Several vendors selling their crafts during the inaugural Groton Craft Show in 2011.

Several vendors selling their crafts during the inaugural Groton Craft Show in 2011.

 

Craft enthusiasts from all over Tompkins County will have the opportunity to admire and purchase the work of local crafters at the 2019 Groton Craft Show from 9 a.m. to 3 p.m. on Nov. 9 at the Groton Junior/Senior High School.  

Groton Junior/Senior High School teacher Annette Twitchell founded the show nine years ago as a means of generating funds for students in the French club to use to cover the travel costs of the club’s trip to France in 2021, while also benefiting the community. The costs of each vendor booth ($20 per booth and five dollars for an extra table), along with the money from concessions stands, bake sale and silent auction, go to the French club. All of the money from purchases at each booth are kept by the vendors.

“I was looking for something that was an event that would be better for the community,” Twitchell said. “I did a little research and saw that a lot of high schools had a craft show, but we don’t have many around here. I contacted Tully High School, actually. I had heard about their show. The gal there explained to me how it works and that’s how it started.”

“I started to put it together…While we were trying to get it off the ground, I would go myself to many craft shows, and I would hand a paper to vendors. I hand selected those that I thought would be good to have, so I could have variety. It just really took off.”

In the show’s first year, Twitchell said she was able to recruit about 50 vendors to attend it. This year, there will be over 100 vendors attending the show, which will fill up both the high school and middle school gyms. She said her list of vendors was already full by Oct. 3, which was the soonest that has ever happened.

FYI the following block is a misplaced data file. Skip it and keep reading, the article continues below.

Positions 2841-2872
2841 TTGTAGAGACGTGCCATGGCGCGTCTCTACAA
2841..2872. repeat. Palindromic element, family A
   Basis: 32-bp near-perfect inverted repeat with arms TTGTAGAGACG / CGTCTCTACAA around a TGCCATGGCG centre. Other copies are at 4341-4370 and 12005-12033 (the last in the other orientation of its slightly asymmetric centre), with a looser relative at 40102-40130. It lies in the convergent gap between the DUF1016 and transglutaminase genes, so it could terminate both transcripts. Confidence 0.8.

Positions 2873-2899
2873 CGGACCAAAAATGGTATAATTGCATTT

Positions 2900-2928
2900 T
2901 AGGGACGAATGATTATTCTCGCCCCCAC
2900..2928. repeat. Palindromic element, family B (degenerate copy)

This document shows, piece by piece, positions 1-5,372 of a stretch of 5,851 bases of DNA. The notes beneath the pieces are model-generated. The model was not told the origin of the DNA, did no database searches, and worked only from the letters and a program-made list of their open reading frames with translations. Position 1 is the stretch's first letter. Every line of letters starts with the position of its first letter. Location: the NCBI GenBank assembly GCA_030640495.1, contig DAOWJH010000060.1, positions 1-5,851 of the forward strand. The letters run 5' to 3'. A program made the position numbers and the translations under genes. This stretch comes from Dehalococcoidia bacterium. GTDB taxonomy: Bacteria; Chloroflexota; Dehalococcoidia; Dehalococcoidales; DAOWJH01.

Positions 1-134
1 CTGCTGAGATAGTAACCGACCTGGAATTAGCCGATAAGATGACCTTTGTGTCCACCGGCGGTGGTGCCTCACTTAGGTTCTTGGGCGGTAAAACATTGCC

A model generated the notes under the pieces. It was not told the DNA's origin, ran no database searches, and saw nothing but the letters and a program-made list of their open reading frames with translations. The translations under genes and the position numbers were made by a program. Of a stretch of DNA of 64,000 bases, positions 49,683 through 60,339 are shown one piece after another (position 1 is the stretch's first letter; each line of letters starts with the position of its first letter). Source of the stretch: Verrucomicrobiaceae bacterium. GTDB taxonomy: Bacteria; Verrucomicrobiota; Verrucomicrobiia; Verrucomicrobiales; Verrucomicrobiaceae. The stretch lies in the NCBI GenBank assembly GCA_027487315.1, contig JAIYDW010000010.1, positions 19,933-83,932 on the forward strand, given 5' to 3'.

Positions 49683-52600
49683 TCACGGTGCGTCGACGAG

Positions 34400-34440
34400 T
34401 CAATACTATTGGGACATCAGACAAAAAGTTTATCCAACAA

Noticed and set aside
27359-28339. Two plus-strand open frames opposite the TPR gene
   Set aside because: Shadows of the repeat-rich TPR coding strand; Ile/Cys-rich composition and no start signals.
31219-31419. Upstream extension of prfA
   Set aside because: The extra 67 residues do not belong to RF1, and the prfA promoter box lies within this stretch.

“By about year four, I didn’t have to do anymore recruiting,” she said of the show’s growth. “It was recruiting for itself, because we got a good reputation out there in the community. Vendors would recommend me to [other] vendors.”

She said she has hosted vendors from out of state, specifically from Vermont and Pennsylvania. The majority of the show’s vendors, though, are within an hour’s drive, according to Twitchell.

Irene Kulis is the owner of Twilight Alpacas, LLC in Spencer. Kulis said she has been selling her alpaca-based crafts at the show for at least five or six years.

“We sell hats, scarves,” Kulis said. “Probably one of my biggest sellers is socks. Shawls, blankets, stuffed animals. Quite a variety of just about anything that you would knit or weave, we try to carry.” 

One new feature with this year’s show is that the club will be offering a space in the school’s library for shoppers to drop off their purchases so they do not have to carry them around for the amount of time they choose to spend at the show. Folks who choose to drop off their purchases will be charged a dollar per hour for having their goods stored there.

“They can finish shopping, and then when it’s over we can carry it out to their car for them if they would like,” Twitchell said. “They can pull up their car up to the front doors, and we’ll load their car for them … because some of the stuff that’s here is small, but some of it is quite bulky.”

Admission to the show is free. Twitchell said people can expect to see handcrafted jewelry, woodwork, knitted, quilted, sown, embroidered items, paintings, holiday and rustic decor, pet products, essential oils, goat milk soaps and lotions, among other crafts at the show.

“People are so creative,” she said. “It is such a pleasure to put on display for the community what people spend their time doing, because it’s just a beautiful sight. It’s really beautiful to walk around and see the creativity of what people come up with.”

0
0
0
0
0

Recommended for you